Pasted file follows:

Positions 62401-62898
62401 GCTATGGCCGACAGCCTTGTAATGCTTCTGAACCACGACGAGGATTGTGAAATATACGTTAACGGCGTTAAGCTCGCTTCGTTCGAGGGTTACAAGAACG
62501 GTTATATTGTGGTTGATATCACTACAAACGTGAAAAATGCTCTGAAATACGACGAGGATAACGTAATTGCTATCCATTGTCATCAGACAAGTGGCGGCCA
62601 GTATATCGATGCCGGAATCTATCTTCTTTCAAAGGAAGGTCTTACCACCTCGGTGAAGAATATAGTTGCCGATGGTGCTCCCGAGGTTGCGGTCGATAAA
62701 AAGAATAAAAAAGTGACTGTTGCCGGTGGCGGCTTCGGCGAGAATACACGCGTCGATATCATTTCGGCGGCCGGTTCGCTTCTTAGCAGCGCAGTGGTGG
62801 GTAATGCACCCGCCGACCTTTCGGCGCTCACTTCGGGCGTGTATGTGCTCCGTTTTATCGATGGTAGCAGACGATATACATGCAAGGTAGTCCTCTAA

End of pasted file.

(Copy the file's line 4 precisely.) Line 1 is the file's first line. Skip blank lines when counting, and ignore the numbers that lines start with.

62601 GTATATCGATGCCGGAATCTATCTTCTTTCAAAGGAAGGTCTTACCACCTCGGTGAAGAATATAGTTGCCGATGGTGCTCCCGAGGTTGCGGTCGATAAA